Isabel’s African Affair
After finishing Home and Away last year, Isabel Lucas couldn’t wait to travel overseas – but becoming the next Kylie Minogue or Isla Fisher was furthermost from her mind. ‘I wanted time to explore and experience something foreign whilst doing something proactive,’ the 22-year-old says. And that’s why she recently found herself face-to-face , not with a pack of Hollywood agents, but with a herd Elephants in outer Namibia.
‘The elephants were metres from us as we were trekking in the wilderness. We had to be so careful, it was incredible and nerve-racking,’ she says. Isabel was in Namibia to do volunteer comunity work for two months. She’d signed up with Oxquest: Young Australian Adventures, an organisation for 18 to 30-year-olds that offers programs to acheive the Duke of Edinburgh’s Award. ‘Its aim is to combine adventure travel with volunteer community work,’ Isabel says. ‘They travel to developing countries and set up projects that will have an immediate impact on the local people. ‘My sister Nina went to Nepal with Ozquest three years ago and I’d been wanting to do something similar since.’
So when her contract with Home and Away expired, Isabel – ignoring film and TV offers – couldn’t wait to get away and forget showbiz for a while. ‘Its important when you’re young to experience different countries through travel; it gives you a greater perspective on life and yourself,’ she reflects. With best friend Zoe, Isabel joined eight other young Aussies on an African adventure, and the group bonded over campfire meals at their base on the outskirts of Windhoek, the nation’s capital.
‘I loved our group,’ she smiles. ‘We formed deep friendships.’ Isabel’s first project was to help build a water trough for roaming elephants near one of the villages. ‘The wild elephants are a huge threat to the communities when they come to seek water,’ she explains. ‘Our job was to build a large trough at a safe distance from the people to divert the elephants.’
For 10 days they toiled, collecting rocks and sand and mixing cement to build a jumbo-sized drinking fountain. ‘We were up at 5am to be at work an hour later,’ she recalls. ‘It was very hot – up to 45 degrees. It was hard physical work but it felt rewarding as we knew what a significant difference we were making to the people there.’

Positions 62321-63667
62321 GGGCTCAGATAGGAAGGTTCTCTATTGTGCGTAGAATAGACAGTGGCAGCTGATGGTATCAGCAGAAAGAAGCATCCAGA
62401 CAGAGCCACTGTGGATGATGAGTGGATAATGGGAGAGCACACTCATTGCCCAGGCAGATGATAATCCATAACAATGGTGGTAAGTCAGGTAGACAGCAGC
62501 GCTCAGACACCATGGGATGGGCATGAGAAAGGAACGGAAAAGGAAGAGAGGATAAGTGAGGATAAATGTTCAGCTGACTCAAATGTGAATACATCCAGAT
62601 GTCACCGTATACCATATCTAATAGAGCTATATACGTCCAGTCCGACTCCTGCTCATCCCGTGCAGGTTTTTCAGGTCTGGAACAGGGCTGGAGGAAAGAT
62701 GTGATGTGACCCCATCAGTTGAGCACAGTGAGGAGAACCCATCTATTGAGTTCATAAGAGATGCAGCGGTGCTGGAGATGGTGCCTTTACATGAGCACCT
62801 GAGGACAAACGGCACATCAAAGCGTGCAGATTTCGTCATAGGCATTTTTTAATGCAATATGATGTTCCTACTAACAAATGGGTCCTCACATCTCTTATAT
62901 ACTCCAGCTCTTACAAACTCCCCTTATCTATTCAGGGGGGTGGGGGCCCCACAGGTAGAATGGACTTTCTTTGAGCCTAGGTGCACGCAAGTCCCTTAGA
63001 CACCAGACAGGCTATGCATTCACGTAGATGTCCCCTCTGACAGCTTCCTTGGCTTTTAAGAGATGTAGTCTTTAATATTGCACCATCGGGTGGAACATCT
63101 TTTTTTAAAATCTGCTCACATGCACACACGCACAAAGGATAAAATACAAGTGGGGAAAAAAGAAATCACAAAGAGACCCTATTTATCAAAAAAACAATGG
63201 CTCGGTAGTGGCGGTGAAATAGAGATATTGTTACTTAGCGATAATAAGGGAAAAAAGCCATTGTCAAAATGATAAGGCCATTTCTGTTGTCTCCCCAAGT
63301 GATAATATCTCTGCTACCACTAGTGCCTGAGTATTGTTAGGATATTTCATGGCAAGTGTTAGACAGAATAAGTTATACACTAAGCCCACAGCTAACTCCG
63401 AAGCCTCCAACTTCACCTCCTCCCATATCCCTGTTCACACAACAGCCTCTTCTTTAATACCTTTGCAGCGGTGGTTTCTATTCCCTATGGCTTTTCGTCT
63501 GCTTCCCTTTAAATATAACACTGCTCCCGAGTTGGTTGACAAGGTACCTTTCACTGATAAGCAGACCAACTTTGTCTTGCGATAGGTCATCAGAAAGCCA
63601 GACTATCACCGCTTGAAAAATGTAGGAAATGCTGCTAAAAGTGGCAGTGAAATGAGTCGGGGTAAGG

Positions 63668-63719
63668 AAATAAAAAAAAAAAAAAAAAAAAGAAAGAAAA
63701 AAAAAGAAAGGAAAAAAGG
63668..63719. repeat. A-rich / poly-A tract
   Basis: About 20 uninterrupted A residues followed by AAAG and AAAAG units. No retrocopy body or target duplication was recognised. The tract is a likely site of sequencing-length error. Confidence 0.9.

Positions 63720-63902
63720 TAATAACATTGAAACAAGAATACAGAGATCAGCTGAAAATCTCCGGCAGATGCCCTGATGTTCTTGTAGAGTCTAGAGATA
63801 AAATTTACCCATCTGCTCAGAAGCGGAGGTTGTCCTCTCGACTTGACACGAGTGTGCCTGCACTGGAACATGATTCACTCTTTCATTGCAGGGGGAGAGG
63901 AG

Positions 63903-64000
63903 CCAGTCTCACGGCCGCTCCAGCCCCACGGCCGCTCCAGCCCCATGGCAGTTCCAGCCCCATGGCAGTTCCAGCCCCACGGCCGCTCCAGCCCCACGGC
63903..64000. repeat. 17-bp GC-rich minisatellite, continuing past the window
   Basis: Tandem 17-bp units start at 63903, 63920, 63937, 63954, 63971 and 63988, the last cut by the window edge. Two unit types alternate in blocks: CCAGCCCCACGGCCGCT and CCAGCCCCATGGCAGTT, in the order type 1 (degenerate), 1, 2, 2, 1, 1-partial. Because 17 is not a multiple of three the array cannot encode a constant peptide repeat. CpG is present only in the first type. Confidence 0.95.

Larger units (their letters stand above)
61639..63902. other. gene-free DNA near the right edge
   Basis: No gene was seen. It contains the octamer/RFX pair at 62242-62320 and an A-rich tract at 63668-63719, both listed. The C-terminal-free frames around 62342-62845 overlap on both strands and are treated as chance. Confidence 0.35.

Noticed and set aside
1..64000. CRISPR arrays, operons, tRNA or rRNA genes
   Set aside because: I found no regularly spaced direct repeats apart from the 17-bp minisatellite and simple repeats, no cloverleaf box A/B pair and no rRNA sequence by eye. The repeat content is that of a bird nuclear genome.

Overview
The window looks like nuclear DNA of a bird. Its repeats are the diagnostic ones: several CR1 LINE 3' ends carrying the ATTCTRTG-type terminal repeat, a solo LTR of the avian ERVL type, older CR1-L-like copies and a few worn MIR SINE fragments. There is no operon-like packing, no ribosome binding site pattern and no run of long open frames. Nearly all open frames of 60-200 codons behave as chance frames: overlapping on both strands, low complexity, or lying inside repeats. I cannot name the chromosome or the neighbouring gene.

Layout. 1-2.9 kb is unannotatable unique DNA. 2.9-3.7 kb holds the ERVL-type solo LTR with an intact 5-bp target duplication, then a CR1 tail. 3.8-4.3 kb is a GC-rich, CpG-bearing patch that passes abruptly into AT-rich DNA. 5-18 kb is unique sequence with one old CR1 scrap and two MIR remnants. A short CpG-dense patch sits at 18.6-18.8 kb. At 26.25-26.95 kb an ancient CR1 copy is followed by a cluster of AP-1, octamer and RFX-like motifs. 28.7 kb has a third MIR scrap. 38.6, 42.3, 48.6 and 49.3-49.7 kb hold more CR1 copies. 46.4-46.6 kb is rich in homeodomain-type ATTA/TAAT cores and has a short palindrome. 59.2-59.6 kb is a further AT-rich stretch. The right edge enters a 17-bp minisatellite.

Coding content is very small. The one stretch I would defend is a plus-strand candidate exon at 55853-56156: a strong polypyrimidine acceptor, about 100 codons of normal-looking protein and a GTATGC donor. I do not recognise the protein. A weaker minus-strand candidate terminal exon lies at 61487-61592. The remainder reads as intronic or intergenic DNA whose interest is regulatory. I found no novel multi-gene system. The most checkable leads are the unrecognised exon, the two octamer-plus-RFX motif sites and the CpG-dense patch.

Isabel’s next task was to turn a patch of sand into a vegetable and fruit garden. ‘This project was situated in Sossusvlei, where the largest sand dunes in the world are. If you saw the area we were working on you wouldn’t have believed it was possible!’ she says. The final phase for the group was a gruelling eight-day trek. ‘We carried our backpacks with bare essentials and eight litres of water through the African wilderness,’ she says.
‘We’d often go for days without bathing and we all suffered blisters and were physically exhausted, which was all part of the experience.’ Now back in Australia, Isabel is turning her attentions once again to acting. ‘I’m currently doing drama studies and I’ll be auditioning for some local and international films as well as considering theatre,’ she says.
But the young actress hasn’t forgotten her roots. ‘I’ll always be grateful for the experience on Home and Away for teaching me so much. ‘But I’m ready to dig deeper and embrace new projects, get my hands dirty with other quirky, imaginative characters.’ Isabel also hopes to remain close to ex-boyfriend and former co-star Chris Hemsworth and on-screen husband Jason Smith . ‘I’d love to stay in contact – they’re such open-minded, passionate people. I love and respect them incredibly.’